Interestingly, sleep deprivation is actually used to treat depression. So if you’re feeling down, getting an early start on the day may help you feel better.
How to Stop Oversleeping
Most of the cures for oversleeping are actually pretty simple, but they do the trick.
The main problem people have with oversleeping, just like with insomnia, is just not knowing what to do to cure it. Once you’ve found the right treatment for you, it’s just a matter of sticking with it.
You can use them all of the suggestions below or just one or two. Pick the ones that feel right to you.
Change the way you feel about sleep
Understand what sleep actually is and what it’s there for. You need it to survive and function. The less sleep you need to survive and function, the better.
The problem is that too many people fall in love with sleep. They love the feeling of being nice and comfy in bed. And that’s great, but getting too much sleep has plenty of nasty effects.
Getting the right amount of sleep is a bit of a balancing act. It needs to be within the 7 to 9 hours range, although it changes from person to person. Anything more or less than what you need and you’re not getting the right amount of sleep.
You can’t just “sleep the sleep off”. Any more or less than what you need and you’ll feel rubbish and have the nasty side effects that come with it.
Create the intention when you go to bed to receive just the right amount of sleep you need. When you wake up at the right time, know that your need for sleep has been fulfilled and that it’s time to wake up and start the day.
Plan your day
By planning your days, you’ll a give yourself a good reason to get up. If you don’t plan anything, it’s all too easy to think “what’s the point of getting up” and just go back to sleep.
Creating a task list at the end of each day for what you’d like to achieve tomorrow really helps you get up in the morning. As soon as you wake up, take a look at your task list and you’ll immediately have loads of reasons why getting up straight away would be a really good idea.
I’m a bit of a productivity freak so I’ve tried pretty much every to do list software and system out there but my current favorite is Toodledo. I tend to use my online task list as a central repository for my tasks and my paper notepad for what I need to get done today, but there’s tons of time management techniques out there. David Allen’s book Getting Things Done is home to one of the most popular time management systems. So if you’re new to time management, David Allen’s book is a great place to start.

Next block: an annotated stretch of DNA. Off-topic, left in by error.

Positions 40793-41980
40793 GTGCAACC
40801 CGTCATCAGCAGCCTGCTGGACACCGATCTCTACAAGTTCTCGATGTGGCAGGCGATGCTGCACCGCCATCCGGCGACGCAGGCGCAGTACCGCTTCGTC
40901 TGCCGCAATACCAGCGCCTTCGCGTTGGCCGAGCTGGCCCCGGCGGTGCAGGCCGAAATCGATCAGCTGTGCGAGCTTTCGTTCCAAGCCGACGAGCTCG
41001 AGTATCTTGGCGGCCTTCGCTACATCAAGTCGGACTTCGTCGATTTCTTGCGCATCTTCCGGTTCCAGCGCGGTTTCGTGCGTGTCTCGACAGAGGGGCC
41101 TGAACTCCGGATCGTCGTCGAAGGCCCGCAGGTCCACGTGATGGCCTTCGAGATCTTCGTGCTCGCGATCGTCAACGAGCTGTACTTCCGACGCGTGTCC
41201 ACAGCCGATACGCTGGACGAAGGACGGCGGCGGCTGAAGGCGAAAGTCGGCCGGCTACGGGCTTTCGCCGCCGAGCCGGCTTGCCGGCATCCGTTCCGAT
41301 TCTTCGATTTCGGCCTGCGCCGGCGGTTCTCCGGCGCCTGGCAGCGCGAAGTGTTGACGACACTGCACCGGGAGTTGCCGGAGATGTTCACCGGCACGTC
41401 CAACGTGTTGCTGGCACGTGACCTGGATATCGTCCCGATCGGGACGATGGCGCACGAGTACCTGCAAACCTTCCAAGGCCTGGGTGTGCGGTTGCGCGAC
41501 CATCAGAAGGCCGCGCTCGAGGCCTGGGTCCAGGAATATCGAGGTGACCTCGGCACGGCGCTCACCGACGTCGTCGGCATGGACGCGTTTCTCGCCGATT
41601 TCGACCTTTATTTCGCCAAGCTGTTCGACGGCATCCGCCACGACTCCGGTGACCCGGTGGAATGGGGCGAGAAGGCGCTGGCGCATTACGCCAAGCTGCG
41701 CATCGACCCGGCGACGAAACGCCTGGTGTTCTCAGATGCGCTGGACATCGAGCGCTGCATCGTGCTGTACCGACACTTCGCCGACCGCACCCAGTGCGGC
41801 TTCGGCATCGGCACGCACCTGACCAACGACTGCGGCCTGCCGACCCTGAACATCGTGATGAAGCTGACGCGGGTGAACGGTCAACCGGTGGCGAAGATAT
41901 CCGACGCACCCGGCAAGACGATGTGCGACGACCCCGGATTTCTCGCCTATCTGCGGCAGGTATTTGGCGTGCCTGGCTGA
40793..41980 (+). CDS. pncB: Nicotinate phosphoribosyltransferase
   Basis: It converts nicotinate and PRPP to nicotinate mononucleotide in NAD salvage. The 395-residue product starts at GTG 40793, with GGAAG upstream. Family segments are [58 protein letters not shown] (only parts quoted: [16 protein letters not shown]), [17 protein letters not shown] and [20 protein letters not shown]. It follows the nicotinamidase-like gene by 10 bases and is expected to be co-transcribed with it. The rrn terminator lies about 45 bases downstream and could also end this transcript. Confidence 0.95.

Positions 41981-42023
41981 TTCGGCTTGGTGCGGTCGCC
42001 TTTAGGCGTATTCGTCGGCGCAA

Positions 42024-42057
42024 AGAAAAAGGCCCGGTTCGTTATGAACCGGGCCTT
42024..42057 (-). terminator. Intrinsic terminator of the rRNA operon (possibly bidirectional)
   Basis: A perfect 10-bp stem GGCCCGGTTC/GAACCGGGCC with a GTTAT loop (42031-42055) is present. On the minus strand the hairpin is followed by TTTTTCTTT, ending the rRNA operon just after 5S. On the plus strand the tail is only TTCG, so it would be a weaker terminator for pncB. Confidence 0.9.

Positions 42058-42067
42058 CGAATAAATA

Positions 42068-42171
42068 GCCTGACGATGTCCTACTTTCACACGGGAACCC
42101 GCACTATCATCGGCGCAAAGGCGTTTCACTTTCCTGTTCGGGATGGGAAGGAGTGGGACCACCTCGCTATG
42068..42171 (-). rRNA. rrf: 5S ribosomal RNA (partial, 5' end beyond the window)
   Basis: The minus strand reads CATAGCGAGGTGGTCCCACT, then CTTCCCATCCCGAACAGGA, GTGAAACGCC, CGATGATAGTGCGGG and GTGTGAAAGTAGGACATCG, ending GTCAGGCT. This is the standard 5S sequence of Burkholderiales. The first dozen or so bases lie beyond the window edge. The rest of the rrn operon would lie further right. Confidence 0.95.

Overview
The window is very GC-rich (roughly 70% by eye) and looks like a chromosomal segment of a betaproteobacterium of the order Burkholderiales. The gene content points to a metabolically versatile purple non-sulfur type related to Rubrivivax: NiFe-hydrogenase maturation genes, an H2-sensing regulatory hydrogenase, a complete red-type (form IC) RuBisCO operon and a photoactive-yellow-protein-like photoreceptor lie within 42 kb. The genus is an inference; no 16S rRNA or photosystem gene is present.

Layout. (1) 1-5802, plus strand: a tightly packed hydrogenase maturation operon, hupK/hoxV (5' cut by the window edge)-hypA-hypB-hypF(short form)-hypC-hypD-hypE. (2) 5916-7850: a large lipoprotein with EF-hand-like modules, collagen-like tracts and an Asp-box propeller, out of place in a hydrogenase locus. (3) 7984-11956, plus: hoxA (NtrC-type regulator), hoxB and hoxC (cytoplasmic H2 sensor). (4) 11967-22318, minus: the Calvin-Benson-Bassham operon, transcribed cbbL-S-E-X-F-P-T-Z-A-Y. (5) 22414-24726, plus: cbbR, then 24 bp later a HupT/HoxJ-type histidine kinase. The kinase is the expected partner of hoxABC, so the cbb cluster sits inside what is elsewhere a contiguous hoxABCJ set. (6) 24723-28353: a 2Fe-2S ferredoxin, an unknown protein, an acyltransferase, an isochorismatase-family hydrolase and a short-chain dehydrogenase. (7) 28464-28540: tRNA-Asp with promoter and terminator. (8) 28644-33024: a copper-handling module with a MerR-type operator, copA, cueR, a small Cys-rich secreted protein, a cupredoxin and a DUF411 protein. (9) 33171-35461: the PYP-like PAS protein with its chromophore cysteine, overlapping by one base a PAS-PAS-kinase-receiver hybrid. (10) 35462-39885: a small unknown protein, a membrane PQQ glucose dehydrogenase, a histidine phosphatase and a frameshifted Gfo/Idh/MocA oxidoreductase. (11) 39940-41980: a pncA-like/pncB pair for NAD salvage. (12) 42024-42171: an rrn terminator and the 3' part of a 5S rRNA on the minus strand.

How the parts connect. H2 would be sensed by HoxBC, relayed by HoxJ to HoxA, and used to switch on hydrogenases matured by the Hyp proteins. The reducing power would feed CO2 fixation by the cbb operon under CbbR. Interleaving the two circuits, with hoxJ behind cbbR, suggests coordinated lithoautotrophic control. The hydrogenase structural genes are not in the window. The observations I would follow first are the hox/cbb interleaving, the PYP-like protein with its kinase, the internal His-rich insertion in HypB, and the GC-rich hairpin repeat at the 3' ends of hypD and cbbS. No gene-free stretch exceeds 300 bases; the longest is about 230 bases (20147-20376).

If you have nothing to do, make it your goal to find something to do. Start a new project, find new clubs and activities that interest you, discover what you want to do in life and find out what you can to do to achieve it. Head down to your local library and find books on discovering your purpose in life. Rome wasn’t built in a day, so allow yourself to take things one step at a time.
Optimise your wake up routine
You should only wake up when you’ve had enough hours sleep. So set your alarm clock to go off once you’ve had 7 to 9 hours sleep. Not before and not after. If you need to wake up before this time, consider making a habit of going to bed earlier.
As soon as you wake up, open your curtains to let in as much natural light as possible. This lets your body natural rhythm know that it’s morning and stops melatonin, a hormone that makes you feel sleepy. I talk about this much more in the article how to wake up in the morning feeling more alert.
A great way of optimising your wake up routine is to actually practise it, just like you would rehearse for a stage play. You can do this by setting your alarm clock to go off in a few minutes time, going to bed and getting up as soon as it goes off. Do this 10 times and I guarantee you’ll find it much easier to wake up and get out of bed as soon as your alarm goes off. It works by getting your brain to associate the sound of the alarm with waking up, to the point where waking up becomes a completely automatic response to the sound of your alarm. It’s spooky how well this works. The next article in this series How to Get Up As Soon As Your Alarm Goes Off explains this technique in more detail.
Practising this technique physically is one way, but you can also do it just as effectively, if not more so, in your mind. Donna Lee’s Wake Up Fresh & Alert hypnosis download guides you through this very same method, contained within a deeply relaxing 30 minute audio session. The benefit of hypnosis is that when you’re relaxed, your subconscious is easier to access, and this is where you want to store the habit of waking up when your alarm goes off. It’s not free, but it can offer you a fast track way to stop oversleeping.
Have a strong sleep schedule
Having a regular predictable sleep schedule makes it much easier for your body to wake up and go to sleep each night.
Your natural sleep cycle works with your body’s natural processes to help you wake up in the morning. But if you wake up at different times each morning, your internal body clock has no way of calibrating itself to know when it’s the right time to wake up. If you don’t even know what time you’re going to wake up in the morning, your body clock has no chance!
If you’ve got a problem with oversleeping, it can be hard to imagine waking up full of energy in the morning. But once you’ve got a good sleep schedule, that’s just what naturally happens.
Some people find it easier than others to stick to a regular sleep schedule. Just like some people are more prone to insomnia than others. But the concepts of sticking to a good sleep schedule are the same for everyone so it’s a skill you can master with a bit of practice.
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Oversleeping can be a real problem and the effects may be worse than you might have thought. Once you’ve cured it though, as long as you stick to the changes, oversleeping will be a thing of the past. If all else fails, you can always build yourself your own mega alarm clock like this guy.